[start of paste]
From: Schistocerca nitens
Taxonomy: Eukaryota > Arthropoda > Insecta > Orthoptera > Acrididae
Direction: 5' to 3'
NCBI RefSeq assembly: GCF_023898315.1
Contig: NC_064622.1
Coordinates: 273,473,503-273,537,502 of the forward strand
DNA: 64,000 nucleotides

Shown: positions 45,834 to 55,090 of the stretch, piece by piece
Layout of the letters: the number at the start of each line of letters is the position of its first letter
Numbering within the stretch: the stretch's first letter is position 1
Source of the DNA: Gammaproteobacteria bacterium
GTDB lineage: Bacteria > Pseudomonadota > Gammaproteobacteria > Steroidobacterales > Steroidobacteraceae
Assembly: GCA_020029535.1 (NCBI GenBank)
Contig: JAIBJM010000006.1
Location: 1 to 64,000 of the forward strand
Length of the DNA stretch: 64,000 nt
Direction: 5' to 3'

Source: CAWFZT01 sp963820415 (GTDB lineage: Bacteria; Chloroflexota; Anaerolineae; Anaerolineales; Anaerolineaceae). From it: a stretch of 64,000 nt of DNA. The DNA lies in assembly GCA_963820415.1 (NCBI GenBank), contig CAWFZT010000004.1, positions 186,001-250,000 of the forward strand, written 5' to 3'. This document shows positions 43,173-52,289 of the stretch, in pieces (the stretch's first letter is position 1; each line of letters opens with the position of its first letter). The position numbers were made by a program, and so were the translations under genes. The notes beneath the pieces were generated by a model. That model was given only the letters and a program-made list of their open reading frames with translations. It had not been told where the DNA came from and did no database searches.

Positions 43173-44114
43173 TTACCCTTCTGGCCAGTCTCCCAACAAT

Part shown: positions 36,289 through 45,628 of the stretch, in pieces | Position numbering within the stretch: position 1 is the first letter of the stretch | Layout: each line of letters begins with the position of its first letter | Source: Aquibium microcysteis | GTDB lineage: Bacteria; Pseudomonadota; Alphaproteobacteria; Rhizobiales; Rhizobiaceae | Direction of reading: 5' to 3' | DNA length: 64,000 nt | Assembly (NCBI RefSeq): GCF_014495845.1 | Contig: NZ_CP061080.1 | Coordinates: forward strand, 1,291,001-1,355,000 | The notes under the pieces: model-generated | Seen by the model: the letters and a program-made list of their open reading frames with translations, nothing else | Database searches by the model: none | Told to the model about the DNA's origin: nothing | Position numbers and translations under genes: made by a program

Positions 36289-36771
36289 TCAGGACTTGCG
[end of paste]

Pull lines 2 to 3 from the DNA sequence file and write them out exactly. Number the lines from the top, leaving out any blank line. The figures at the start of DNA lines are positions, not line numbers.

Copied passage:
Taxonomy: Eukaryota > Arthropoda > Insecta > Orthoptera > Acrididae
Direction: 5' to 3'